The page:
Wearing blue rim sunglasses, enthusiasm and a bright smile, Muchaw Derebe guided us through the wonderland of Lalibela’s stone churches, designated a UNESCO world heritage site in 1978. As the son of an orthodox priest and a deacon himself, Muchaw offered a unique perspective of his native town – one that had grown tenfold from a village of 2,000 to an emerging tourist destination of 20,000. Despite the increase in visitors, churches are still very much in use offering home parishes to residents of Lalibela. 
Shoes Outside Church in Lalibela

Shoes were removed as we entered each church based on God’s instruction to Moses to take off his shoes when standing on holy ground. Many kiss the outer wall before walking into the initial chanting room where priests pray before services.  Orthodox churches contain strong Jewish roots – men and women stand apart and enter from different sides of the church.  A curtain covers the communion table which will be drawn back for services.  Behind is the Holy of Holies, a site open only to priests and deacons, where the tabot or replica of the Ten Commandments is kept. At all hours a priest is present, available for blessings.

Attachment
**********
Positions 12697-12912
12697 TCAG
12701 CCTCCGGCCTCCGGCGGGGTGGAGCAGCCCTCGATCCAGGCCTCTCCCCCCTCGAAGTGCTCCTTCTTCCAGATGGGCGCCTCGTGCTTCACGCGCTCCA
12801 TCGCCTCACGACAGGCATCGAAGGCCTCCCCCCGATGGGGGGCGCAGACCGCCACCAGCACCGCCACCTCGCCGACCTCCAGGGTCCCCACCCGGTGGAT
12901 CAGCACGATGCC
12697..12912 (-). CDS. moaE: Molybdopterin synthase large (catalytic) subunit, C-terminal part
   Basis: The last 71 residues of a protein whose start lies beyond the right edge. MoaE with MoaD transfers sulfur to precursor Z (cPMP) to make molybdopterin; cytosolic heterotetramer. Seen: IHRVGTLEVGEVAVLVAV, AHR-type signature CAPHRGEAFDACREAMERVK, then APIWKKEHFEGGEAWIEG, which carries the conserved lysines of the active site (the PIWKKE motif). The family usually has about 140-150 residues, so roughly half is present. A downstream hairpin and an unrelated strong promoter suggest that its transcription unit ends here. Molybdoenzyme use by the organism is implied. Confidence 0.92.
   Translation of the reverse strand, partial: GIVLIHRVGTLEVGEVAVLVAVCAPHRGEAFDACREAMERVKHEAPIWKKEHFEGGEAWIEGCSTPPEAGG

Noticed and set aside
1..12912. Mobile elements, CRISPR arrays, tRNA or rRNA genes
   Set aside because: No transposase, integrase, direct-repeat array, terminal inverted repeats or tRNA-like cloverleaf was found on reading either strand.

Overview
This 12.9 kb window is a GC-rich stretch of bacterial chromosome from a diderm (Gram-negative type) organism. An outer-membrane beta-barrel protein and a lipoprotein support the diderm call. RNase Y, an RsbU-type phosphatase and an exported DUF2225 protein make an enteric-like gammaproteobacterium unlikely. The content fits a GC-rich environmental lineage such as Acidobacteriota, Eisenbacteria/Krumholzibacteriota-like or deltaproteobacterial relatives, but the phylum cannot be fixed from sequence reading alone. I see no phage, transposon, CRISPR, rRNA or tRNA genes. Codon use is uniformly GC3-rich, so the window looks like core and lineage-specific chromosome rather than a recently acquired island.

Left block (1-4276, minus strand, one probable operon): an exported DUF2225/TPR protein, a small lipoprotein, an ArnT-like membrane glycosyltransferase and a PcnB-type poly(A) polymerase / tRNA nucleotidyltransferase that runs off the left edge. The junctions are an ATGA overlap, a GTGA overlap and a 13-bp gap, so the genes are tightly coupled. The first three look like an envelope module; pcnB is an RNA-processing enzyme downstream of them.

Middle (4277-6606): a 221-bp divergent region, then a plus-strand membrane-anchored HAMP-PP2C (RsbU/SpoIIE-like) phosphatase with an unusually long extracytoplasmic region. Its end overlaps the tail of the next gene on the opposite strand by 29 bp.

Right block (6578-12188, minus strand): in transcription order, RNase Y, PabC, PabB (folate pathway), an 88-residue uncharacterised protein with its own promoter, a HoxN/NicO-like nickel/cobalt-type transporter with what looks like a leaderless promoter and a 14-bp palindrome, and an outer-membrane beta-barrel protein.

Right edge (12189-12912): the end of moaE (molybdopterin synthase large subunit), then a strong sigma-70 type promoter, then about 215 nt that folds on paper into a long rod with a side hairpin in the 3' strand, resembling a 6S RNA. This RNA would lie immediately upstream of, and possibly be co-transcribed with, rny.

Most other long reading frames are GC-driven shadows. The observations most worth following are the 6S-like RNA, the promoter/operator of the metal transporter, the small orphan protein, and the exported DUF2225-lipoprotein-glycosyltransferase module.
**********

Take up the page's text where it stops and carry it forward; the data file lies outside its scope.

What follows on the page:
Prayer Sticks in Lalibela
Occasionally, Muchaw would pick up a drum and chant lightly or insist that we try out a prayer stick, used for support during the long three hour services.